“NATO will continue to stand with Ukraine for as long as it takes. We will not back down. Allies are providing unprecedented military support, and I expect foreign ministers will also agree to step up non-lethal support,” NATO Secretary General Jens Stoltenberg said on Friday.
“NATO foreign ministers will meet next week in Bucharest. We will address Russia’s illegal war in Ukraine, which continues to threaten Euro-Atlantic peace and security. President Putin is failing in Ukraine. And he is responding with more brutality. Waves of deliberate missile attacks on cities and civilian infrastructure, Depriving Ukrainians of heat, light, and food. This is a horrific start to the winter for Ukraine. These are also tough times for the rest of Europe, and around the world, with rising energy and food prices. Yes, we are all paying a price for Russia’s war against Ukraine. But the price we pay is in money. While the price Ukrainians pay is in blood. And if we let Putin win, all of us will pay a much higher price, for many years to come. If Putin and other authoritarian leaders see that force is rewarded, they will use force again to achieve their goals. That would make our world more dangerous, and all of us more vulnerable. So, it is in our security interest to support Ukraine,” Stoltenberg told a news conference in Brussels.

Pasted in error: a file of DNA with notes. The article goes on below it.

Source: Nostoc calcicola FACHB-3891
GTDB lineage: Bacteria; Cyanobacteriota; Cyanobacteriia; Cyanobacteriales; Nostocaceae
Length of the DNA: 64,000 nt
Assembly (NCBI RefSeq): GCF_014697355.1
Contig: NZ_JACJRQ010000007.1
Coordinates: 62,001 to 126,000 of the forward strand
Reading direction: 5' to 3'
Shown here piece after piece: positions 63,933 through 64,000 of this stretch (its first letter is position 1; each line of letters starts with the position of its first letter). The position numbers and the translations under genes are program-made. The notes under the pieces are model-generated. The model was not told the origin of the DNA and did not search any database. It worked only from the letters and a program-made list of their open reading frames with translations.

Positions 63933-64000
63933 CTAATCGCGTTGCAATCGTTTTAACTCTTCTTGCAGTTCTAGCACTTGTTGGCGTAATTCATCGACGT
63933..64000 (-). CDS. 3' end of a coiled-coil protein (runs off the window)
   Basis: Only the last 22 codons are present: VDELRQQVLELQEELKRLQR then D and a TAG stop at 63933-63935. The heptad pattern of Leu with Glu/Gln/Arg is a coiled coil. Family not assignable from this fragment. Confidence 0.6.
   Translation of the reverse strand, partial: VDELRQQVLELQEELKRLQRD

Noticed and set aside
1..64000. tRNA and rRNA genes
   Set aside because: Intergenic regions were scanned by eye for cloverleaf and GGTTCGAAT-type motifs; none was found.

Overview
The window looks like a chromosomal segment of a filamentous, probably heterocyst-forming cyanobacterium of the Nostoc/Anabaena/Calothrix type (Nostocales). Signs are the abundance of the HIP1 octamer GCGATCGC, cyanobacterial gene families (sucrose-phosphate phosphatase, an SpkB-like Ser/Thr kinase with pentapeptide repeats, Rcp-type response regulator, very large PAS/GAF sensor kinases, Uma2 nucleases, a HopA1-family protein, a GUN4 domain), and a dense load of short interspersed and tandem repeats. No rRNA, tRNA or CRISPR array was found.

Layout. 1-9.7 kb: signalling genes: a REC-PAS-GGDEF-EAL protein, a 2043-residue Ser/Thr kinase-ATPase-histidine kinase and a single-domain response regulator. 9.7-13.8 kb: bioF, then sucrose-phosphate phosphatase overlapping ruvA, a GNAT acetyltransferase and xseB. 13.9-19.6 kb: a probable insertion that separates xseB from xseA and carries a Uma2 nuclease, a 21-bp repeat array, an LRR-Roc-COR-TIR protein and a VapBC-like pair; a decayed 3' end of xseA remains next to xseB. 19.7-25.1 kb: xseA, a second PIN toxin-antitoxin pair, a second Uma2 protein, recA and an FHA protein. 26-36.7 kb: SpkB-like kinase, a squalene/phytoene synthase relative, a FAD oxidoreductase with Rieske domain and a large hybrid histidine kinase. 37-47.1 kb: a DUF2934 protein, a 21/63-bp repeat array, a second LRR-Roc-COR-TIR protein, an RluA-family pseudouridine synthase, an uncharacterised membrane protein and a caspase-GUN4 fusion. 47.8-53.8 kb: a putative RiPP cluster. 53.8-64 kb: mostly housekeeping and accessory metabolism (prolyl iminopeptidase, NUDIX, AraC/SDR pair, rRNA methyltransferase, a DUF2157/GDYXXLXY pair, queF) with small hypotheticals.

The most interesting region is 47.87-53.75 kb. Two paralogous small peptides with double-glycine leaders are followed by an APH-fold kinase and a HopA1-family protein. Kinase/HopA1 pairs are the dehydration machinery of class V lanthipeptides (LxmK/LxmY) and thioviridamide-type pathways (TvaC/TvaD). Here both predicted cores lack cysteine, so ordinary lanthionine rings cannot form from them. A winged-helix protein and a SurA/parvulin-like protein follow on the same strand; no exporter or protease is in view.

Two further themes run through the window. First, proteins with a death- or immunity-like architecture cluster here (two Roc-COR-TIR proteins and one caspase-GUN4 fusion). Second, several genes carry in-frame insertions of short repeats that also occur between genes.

He added that Russia is the aggressor, and Ukraine is the victim of aggression and has the right to defend itself.
“There will be no lasting peace if the aggressor wins, if oppression and autocracy prevail over freedom and democracy,” said Stoltenberg, according to Agerpres.
He added that the foreign ministers of Bosnia, Georgia and Moldova will also be attending the meeting in Bucharest, saying that further steps will be taken to help them protect their independence, and strengthen their ability to defend themselves.
“NATO foreign ministers will also address ways to strengthen our resilience and the challenges posed by China. (…) The war in Ukraine has demonstrated our dangerous dependency on Russian gas. So we must assess our dependencies on other authoritarian regimes, not least China. We must manage the risks, reduce our vulnerabilities and increase our resilience,” he said.
Stoltenberg also mentioned to the process of expanding NATO to take in Finland and Sweden, which will make NATO stronger and the Euro-Atlantic space more secure. He said that so far 28 of the 30 NATO member states have already ratified the accession protocols of the two Nordic states and expressed his hope that Hungary and Turkey will do so as well.
“This has been the quickest accession process in NATO’s modern history. I am confident that all allies will ratify, I will not speculate about exactly when, but the sooner the better,” concluded Jens Stoltenberg, according to Agerpres.